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Dr. Bill Mahon says a gorgeous coast and the chance to practice a more personal style of community medicine lured him to remote Fort Bragg, Calif., 35 years ago. Farida Jhabvala Romero/KQED hide caption

itoggle caption Farida Jhabvala Romero/KQED

Fentanyl, a synthetic opioid, has been used for decades as a painkiller in the operating room. Joe Amon/The Denver Post/Getty Images hide caption

itoggle caption Joe Amon/The Denver Post/Getty Images

Heroin sold in the U.S., like this dose confiscated in Alabama last fall, is often cut with other drugs. Tamika Moore/AL.com/Landov hide caption

itoggle caption Tamika Moore/AL.com/Landov

University Medical Center New Orleans on Aug. 1, when the $1 billion facility welcomed its first patients. Brett Duke/The Times-Picayune/Landov hide caption

itoggle caption Brett Duke/The Times-Picayune/Landov

Michael Arnott, of Cambridge, Mass., says he used to have trouble staying awake on long drives. Sleep specialists discovered he has obstructive sleep apnea, though not for the most common reasons — he isn't overweight, and doesn't smoke or take sedatives. M. Scott Brauer for NPR hide caption

itoggle caption M. Scott Brauer for NPR

Frozen sperm straws and embryos are stored in liquid nitrogen, in a process known as cryopreservation. One question confronting the courts: Should embryos such as these be treated as property, or as children subject to custody action? Veronique Burger/Science Source hide caption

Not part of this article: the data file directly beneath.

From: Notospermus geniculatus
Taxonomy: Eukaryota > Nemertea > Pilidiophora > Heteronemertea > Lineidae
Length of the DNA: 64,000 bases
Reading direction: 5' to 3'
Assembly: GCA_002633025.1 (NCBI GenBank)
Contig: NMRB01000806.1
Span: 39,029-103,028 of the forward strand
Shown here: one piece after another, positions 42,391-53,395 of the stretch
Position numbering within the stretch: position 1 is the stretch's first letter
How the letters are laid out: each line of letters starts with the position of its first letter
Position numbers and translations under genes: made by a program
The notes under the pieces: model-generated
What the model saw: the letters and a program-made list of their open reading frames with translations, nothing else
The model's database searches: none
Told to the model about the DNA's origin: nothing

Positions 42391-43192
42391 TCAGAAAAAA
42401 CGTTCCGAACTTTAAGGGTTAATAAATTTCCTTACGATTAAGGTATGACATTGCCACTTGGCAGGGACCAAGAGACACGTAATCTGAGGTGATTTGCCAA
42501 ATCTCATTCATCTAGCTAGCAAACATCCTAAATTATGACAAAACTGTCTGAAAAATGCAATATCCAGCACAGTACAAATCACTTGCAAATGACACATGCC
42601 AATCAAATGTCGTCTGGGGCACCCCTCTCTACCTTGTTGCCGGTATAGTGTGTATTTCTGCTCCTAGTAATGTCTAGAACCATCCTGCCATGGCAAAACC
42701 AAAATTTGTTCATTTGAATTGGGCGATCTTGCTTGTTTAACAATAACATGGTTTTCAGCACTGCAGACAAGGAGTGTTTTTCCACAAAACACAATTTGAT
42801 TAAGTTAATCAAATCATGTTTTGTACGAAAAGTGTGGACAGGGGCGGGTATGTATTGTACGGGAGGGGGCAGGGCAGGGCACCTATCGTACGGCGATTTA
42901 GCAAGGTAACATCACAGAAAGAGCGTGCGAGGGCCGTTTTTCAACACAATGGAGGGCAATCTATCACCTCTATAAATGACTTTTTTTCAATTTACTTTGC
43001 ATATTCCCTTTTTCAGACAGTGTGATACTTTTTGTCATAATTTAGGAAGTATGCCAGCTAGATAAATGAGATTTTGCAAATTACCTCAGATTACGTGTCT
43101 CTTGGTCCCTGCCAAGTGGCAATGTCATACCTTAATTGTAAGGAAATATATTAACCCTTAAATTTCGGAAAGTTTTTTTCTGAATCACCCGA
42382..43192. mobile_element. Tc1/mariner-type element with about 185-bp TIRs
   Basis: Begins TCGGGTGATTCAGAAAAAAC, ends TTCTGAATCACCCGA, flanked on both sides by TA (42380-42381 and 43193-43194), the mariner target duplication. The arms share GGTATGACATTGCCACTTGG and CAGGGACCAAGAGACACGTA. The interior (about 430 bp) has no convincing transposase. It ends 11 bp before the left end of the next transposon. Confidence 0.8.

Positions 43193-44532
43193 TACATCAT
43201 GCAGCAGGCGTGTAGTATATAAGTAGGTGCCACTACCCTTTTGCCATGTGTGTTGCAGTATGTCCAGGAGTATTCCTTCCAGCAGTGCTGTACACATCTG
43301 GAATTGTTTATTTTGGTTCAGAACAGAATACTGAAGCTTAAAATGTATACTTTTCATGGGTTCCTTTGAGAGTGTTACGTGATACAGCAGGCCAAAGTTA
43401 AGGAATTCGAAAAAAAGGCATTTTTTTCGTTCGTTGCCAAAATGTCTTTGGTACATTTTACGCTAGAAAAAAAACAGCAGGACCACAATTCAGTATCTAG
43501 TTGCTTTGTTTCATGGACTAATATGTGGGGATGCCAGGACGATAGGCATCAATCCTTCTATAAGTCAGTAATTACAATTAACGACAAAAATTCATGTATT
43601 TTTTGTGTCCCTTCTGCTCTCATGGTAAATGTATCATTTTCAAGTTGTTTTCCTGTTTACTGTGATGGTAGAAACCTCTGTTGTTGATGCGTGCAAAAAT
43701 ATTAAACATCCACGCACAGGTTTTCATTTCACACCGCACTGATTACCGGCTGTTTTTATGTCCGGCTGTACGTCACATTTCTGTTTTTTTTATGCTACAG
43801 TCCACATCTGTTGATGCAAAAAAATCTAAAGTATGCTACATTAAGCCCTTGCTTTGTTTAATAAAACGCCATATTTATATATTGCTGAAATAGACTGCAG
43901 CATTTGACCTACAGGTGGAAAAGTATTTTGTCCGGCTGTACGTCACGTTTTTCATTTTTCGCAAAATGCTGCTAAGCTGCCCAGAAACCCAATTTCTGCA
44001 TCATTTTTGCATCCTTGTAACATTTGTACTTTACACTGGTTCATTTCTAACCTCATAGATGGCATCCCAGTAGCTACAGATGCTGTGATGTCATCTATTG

itoggle caption Veronique Burger/Science Source
Katherine Streeter for NPR

Bacillus subtilis may look like pasta under the microscope, but the bacteria are common in the gut of humans. Could the microbes be contributing to our belly fat? Too soon to tell, scientists say. BSIP/UIG via Getty Images hide caption

itoggle caption BSIP/UIG via Getty Images

A daily pill called Addyi is the first medicine to be approved for the purpose of boosting women's sexual desire. Allen G. Breed/AP hide caption

itoggle caption Allen G. Breed/AP

Jo Ann Farwell, a retired social worker, has a brain tumor; she wanted to make sure her sons were clear about her end-of-life wishes. So, after talking with her doctor, she filled out a form that Oregon provides to ease those family conversations. Alan Sylvestre/Kristian Foden-Vencil/Oregon Public Broadcasting hide caption

itoggle caption Alan Sylvestre/Kristian Foden-Vencil/Oregon Public Broadcasting

Policy-ish

Medicare Says Doctors Should Get Paid To Discuss End-Of-Life Issues

After a six-year delay, Medicare proposes to reimburse doctors who hold end-of-life discussions with Medicare patients. The federal program is now soliciting public comments on the idea.

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